Of course, there are some obligatory qualifiers for that optimism. Most economists continue to project sustained moderate growth; but if a national recession takes root, that changes everything. And gone are the days of a rising tide boosting all segments of the apartment market. Segmentation is the keyword going forward.
But before we go there, let’s first discuss the increasingly loud chorus of skepticism about apartments—particularly from lenders and regulators. A Wall Street Journal headline earlier this year ominously screamed: “Apartment Market Slumps as Supply Surges.” And the Office of the Comptroller of the Currency, a key regulator, recently warned of “froth” in the apartment market. Banks have responded by tightening multifamily lending standards in each of the past eight quarters, according to the Federal Reserve’s survey of senior loan officers.
The sense that the rising tide just can’t go on is partly human nature—that all good things must come to an end. But it’s also due to persistent misconceptions of apartments and the people who live in them.
When the apartment boom first started in 2010, conventional wisdom linked rising apartment demand with the collapse of the for-sale housing market. But there’s plenty of evidence this was always a myth. (Most of those people chose to rent single-family homes, often because their credit disqualified them in the multifamily screening process.) There’s no evidence that foreclosed homeowners ended up renting apartments. Furthermore, demand for apartments generally grows when home sales grow.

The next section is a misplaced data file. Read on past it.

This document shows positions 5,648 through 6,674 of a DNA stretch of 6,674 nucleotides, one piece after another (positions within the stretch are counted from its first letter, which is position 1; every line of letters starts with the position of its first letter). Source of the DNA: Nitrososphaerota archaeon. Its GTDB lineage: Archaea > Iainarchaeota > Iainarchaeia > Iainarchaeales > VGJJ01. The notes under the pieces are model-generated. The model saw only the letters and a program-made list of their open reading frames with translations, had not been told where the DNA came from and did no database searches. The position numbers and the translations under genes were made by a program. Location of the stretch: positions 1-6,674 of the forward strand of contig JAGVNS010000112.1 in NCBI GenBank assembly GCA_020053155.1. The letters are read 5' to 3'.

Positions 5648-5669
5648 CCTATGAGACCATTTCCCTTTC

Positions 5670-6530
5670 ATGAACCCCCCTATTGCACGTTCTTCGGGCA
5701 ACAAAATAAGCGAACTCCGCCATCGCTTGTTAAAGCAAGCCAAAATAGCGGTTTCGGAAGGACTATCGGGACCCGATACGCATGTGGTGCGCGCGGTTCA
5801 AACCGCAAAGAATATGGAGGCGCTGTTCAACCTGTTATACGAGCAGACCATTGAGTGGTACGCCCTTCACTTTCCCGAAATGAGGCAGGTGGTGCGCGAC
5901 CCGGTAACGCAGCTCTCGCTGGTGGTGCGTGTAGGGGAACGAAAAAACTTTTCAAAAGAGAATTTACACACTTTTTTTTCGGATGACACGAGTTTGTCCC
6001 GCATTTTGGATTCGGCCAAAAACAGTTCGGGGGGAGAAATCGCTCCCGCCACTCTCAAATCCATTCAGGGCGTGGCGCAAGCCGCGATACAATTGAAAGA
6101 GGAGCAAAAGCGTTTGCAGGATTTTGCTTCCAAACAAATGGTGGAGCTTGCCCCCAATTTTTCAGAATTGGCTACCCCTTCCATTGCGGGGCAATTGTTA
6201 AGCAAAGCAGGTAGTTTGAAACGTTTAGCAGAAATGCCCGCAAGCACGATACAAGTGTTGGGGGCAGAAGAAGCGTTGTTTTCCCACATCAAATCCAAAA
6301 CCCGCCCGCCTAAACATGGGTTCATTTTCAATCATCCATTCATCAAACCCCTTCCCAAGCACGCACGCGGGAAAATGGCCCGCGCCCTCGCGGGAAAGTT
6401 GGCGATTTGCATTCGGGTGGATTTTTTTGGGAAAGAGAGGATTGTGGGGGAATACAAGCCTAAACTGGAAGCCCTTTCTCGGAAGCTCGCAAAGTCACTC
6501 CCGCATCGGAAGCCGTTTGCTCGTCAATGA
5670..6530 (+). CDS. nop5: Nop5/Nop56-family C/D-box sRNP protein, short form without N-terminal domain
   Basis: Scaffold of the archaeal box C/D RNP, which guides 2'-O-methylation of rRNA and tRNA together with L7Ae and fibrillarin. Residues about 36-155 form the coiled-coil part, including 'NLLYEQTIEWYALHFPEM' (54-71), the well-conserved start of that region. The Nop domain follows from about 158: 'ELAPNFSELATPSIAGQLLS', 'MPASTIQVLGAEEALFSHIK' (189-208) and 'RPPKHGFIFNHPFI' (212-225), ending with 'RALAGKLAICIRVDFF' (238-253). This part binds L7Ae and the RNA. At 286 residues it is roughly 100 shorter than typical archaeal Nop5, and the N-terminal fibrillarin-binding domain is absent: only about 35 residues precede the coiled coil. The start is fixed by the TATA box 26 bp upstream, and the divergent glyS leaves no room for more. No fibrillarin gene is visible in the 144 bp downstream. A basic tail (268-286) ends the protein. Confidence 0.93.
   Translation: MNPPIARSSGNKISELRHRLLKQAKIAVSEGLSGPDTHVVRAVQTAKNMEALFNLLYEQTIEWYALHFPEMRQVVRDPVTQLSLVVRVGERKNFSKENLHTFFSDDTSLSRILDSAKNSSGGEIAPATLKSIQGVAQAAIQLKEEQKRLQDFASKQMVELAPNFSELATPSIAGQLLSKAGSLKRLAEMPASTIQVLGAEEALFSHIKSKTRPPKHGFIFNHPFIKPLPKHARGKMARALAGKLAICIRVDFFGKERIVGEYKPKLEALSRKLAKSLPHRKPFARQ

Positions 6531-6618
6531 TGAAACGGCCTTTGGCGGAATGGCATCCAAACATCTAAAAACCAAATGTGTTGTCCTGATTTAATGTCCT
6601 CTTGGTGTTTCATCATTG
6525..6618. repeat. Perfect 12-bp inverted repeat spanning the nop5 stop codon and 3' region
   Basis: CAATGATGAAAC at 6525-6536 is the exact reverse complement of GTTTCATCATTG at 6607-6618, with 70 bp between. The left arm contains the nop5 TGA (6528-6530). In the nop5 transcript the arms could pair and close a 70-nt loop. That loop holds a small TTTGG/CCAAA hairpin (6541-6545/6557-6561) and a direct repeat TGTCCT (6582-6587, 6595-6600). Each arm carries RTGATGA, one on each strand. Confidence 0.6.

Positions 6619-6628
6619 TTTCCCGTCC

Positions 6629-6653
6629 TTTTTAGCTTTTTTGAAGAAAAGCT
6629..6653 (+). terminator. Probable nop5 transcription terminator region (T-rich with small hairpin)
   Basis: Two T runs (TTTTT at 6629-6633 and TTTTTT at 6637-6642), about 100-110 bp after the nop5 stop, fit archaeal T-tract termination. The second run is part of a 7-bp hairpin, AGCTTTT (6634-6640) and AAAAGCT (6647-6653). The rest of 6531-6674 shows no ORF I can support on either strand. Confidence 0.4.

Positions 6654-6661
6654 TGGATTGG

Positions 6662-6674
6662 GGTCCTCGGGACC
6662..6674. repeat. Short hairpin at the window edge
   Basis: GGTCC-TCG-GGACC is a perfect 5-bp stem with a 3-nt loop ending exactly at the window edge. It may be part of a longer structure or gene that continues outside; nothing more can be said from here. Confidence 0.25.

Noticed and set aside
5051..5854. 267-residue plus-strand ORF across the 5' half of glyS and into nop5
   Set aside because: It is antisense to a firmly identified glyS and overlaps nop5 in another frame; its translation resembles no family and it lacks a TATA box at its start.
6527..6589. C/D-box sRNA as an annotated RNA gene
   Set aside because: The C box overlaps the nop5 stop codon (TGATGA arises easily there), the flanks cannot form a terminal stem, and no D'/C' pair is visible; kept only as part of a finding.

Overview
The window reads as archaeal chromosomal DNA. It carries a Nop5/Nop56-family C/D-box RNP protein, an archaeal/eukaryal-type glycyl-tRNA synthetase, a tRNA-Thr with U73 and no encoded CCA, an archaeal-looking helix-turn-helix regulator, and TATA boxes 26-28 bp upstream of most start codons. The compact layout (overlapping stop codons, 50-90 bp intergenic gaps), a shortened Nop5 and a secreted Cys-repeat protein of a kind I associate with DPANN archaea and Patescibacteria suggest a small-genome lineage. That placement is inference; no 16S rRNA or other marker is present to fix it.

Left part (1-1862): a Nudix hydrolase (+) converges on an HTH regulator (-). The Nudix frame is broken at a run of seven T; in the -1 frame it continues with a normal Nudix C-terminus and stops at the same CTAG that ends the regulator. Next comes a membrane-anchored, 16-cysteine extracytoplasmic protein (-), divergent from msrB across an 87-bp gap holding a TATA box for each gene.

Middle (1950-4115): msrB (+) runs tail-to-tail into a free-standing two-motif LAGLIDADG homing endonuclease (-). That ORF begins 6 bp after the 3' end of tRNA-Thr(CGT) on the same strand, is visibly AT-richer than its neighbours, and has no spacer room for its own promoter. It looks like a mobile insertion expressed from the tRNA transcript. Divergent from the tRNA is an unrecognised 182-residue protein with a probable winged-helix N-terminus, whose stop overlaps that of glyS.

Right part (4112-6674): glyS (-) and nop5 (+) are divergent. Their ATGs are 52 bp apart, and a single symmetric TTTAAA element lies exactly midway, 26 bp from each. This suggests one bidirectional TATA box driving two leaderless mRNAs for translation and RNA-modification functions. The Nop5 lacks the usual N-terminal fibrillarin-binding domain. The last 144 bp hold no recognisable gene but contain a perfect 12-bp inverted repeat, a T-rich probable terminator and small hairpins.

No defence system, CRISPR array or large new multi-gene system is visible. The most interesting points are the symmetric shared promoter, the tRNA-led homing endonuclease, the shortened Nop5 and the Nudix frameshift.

Historical trends teach us there are two simple, foundational drivers of apartment demand—demographics and the economy. Every other factor ranks miles behind the big two. We discussed the economy earlier. If you doubt the consensus forecast of sustained moderate economic growth, then you have good reason for skepticism toward the apartment market—and nearly any other investment.
That takes us to demographics. Millennials are rightly given a lot of credit for fueling apartment demand. But today’s multifamily skeptics now fear the very people who drove the boom will now drive an exodus as they age, get married, have kids and move into single-family homes.
To be clear, we do expect more Millennials to leave for apartments as their life stages evolve. This begs another question: with the Millennials getting older, won’t we see the drop-off we’ve been waiting for? Not really—at least not to the magnitude you might expect. Moody’s is forecasting that the U.S. will add more people than it loses in the key 25- to 34-year-old age cohort for at least the next six years. That means that as a 35-year-old leaves to buy a house, a 25-year-old is moving into their old apartment.
To be fair, though, the pace of growth in the young adult population is slowing. Back in 2011, the U.S. netted growth of more than 1 million people in its 25- to 34-year-old population. That was the biggest increase since the last of the Baby Boomers surged into that group in 1981. We’ll add about one quarter of that figure in 2017 and again in 2018, according to Moody’s. The net population change figures fall slightly negative in Moody’s forecasts by 2023.
But demographic drivers go deeper than young adult population trends. In 2017, economists from the St. Louis Fed noted apartment demand should benefit from more young adults leaving their parents’ homes, and from downsizing baby boomers.